RE: sticker shock
By Oregonian2 on 10/11/2007 1:54:08 PM , Rating: 2
I guess it'll sell in NYC, even if not anywhere else.

RE: sticker shock
By Chris Peredun on 10/11/2007 2:31:48 PM , Rating: 2
I have never understood on Dailytech why a $50 delta of cost really makes a difference? "When Xbox 360 drops by $50, then I'll buy it" or something similar for HD-DVD players.

It might be a "small" delta, but enough drops in the bucket give you a full pail. That $50 can pay two week's gas for my car, food for the pets, Internet for a month ...

And the tendency of gadget-oriented individuals means they're never buying just one piece of technology at a time. When it's $50 saved on an Xbox 360, PS3, HD-DVD, WHS, and a new motherboard - "why, that's $200 I just saved!"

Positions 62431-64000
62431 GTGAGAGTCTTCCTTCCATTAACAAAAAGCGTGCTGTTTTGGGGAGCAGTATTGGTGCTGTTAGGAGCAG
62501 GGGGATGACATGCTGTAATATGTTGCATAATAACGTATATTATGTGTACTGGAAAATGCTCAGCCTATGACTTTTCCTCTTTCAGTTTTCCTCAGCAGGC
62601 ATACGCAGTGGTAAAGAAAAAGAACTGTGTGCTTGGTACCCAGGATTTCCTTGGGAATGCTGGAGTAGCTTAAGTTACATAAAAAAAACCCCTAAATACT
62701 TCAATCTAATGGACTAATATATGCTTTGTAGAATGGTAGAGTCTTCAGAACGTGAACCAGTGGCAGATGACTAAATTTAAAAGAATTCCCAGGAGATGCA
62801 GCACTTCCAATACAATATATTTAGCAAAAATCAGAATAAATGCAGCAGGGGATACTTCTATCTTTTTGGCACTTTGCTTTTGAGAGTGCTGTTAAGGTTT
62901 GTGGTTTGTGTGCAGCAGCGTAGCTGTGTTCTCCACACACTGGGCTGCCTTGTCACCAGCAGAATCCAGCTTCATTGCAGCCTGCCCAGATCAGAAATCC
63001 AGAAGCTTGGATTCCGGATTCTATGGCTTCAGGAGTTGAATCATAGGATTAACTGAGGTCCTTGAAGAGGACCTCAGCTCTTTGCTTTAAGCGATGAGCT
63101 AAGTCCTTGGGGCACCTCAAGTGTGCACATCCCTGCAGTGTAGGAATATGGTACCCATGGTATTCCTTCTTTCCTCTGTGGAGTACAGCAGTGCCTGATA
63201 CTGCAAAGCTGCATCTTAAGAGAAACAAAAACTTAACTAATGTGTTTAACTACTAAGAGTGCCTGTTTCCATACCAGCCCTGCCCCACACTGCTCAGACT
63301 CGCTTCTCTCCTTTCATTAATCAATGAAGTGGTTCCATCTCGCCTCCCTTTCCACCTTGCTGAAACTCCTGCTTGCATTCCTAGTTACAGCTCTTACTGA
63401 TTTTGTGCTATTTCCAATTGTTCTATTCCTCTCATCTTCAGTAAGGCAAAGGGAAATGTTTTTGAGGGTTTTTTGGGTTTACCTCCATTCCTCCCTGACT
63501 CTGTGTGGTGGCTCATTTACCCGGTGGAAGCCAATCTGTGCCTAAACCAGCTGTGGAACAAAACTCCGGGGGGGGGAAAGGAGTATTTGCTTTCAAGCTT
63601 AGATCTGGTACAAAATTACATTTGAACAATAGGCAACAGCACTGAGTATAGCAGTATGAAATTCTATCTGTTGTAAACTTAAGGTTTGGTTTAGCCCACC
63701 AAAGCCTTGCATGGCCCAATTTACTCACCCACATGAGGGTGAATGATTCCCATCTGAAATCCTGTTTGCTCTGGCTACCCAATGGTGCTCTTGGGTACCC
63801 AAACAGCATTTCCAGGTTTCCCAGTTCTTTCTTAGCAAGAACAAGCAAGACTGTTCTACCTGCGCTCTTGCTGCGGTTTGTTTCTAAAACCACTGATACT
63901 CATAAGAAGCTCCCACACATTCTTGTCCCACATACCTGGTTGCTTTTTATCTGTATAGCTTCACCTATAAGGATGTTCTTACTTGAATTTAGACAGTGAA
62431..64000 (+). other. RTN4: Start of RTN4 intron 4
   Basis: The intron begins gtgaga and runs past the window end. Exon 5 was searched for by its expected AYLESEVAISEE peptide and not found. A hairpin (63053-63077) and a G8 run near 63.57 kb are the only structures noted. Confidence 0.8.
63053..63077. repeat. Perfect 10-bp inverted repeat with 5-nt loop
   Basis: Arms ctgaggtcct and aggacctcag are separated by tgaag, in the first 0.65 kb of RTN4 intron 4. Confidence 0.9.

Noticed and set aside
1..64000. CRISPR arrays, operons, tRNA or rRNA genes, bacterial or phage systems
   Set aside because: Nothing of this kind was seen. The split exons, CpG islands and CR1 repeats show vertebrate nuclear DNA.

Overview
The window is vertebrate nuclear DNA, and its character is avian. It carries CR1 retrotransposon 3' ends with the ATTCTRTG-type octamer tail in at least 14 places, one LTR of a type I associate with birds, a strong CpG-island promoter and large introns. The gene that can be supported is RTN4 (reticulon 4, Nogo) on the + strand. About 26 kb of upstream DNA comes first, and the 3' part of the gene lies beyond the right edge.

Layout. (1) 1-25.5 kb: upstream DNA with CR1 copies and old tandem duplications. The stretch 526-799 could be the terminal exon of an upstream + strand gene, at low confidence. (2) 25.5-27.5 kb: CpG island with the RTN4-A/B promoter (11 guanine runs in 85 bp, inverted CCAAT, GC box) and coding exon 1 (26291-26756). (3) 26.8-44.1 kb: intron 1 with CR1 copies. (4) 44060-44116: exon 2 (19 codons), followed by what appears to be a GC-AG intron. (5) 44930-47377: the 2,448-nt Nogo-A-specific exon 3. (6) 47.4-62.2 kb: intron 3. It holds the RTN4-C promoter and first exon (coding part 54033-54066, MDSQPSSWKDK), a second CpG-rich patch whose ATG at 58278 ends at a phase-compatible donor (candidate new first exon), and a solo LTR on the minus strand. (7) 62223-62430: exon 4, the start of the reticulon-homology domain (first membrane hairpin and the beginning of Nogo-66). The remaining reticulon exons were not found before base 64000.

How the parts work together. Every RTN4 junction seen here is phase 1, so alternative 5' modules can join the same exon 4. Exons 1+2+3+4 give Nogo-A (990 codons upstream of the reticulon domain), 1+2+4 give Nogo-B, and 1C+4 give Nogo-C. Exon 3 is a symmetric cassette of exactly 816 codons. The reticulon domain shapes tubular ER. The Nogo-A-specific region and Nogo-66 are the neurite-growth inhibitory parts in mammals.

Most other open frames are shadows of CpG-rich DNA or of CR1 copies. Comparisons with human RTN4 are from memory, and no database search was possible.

RE: sticker shock
By omnicronx on 10/11/2007 3:26:59 PM , Rating: 2
People like saving money, and bragging about doing so. Really in the end though you are right, the delta of $50 is so small on a product like the xbox 360 that it makes you wonder, if you are that tight for cash why are you spending $400?

RE: sticker shock
By Anonymous Freak on 10/11/2007 3:15:38 PM , Rating: 5
The apparent value of a $50 delta depends on the beginning cost.

For a $50,000 Lexus, yeah, $50 is literally NOTHING.

For a $5 Casio watch, $50 is beyond ridiculous.

For a(n expected) $125, $50 is a decent chunk.

RE: sticker shock
By ElFenix on 10/18/2007 10:08:59 PM , Rating: 2
who wants to bet this is partly just newegg selling a hot new product at a higher markup than normal?

"If you look at the last five years, if you look at what major innovations have occurred in computing technology, every single one of them came from AMD. Not a single innovation came from Intel." -- AMD CEO Hector Ruiz in 2007